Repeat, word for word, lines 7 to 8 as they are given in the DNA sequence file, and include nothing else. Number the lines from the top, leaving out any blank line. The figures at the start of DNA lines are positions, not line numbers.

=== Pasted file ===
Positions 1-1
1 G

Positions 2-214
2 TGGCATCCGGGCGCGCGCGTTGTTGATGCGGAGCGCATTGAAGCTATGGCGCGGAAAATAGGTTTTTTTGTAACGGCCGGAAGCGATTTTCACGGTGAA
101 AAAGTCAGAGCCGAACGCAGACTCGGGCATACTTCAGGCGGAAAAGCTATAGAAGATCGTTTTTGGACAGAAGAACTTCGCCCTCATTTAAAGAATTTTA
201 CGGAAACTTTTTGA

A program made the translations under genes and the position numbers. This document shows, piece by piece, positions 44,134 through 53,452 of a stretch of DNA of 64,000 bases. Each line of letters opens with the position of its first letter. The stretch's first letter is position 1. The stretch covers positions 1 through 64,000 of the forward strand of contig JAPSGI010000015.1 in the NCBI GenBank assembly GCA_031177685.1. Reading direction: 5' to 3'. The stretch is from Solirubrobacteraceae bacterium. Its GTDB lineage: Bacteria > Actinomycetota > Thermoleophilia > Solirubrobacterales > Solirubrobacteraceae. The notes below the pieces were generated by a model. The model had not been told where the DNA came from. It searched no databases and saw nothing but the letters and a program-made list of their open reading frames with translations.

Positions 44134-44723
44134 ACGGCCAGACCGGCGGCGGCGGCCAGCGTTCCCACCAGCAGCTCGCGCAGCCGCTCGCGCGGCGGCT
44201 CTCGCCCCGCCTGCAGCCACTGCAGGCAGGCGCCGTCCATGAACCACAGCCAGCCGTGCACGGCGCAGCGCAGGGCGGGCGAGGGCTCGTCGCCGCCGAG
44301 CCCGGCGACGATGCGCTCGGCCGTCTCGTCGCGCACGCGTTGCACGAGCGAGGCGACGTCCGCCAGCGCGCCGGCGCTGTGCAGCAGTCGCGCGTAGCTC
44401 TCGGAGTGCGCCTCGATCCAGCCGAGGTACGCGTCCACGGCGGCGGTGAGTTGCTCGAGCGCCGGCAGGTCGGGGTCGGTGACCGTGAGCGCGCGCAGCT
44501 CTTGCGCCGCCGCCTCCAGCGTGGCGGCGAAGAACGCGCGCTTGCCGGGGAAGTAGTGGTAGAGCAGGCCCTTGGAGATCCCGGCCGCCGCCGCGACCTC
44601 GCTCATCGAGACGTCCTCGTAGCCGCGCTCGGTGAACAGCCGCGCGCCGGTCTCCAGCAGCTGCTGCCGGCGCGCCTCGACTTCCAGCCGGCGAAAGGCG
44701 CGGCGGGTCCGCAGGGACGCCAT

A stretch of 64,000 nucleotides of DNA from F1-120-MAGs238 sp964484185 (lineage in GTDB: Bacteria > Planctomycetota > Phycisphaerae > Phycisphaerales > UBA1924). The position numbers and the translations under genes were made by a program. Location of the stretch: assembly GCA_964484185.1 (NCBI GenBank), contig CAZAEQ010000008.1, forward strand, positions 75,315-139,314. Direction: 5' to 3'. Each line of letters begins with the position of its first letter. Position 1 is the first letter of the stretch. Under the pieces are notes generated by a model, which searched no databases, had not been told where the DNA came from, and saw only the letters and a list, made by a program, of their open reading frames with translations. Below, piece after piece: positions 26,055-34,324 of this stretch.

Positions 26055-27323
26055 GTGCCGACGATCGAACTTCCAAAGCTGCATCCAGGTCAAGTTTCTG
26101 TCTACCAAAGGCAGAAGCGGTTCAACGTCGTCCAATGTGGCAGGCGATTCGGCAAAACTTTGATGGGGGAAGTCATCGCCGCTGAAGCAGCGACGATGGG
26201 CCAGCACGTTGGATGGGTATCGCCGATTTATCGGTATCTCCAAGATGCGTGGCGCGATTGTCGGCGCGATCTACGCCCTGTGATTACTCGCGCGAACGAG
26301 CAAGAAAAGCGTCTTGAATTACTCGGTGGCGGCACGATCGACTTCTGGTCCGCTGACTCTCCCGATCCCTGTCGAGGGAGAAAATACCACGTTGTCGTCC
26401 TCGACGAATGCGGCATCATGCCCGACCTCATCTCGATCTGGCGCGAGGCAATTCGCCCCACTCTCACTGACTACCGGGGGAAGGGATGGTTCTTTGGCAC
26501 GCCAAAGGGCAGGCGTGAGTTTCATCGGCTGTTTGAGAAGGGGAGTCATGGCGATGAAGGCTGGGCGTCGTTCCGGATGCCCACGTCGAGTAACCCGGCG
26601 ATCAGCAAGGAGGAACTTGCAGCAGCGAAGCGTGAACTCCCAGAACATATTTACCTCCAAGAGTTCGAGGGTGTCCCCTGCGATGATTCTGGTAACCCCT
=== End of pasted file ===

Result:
A program made the translations under genes and the position numbers. This document shows, piece by piece, positions 44,134 through 53,452 of a stretch of DNA of 64,000 bases. Each line of letters opens with the position of its first letter. The stretch's first letter is position 1. The stretch covers positions 1 through 64,000 of the forward strand of contig JAPSGI010000015.1 in the NCBI GenBank assembly GCA_031177685.1. Reading direction: 5' to 3'. The stretch is from Solirubrobacteraceae bacterium. Its GTDB lineage: Bacteria > Actinomycetota > Thermoleophilia > Solirubrobacterales > Solirubrobacteraceae. The notes below the pieces were generated by a model. The model had not been told where the DNA came from. It searched no databases and saw nothing but the letters and a program-made list of their open reading frames with translations.

Positions 44134-44723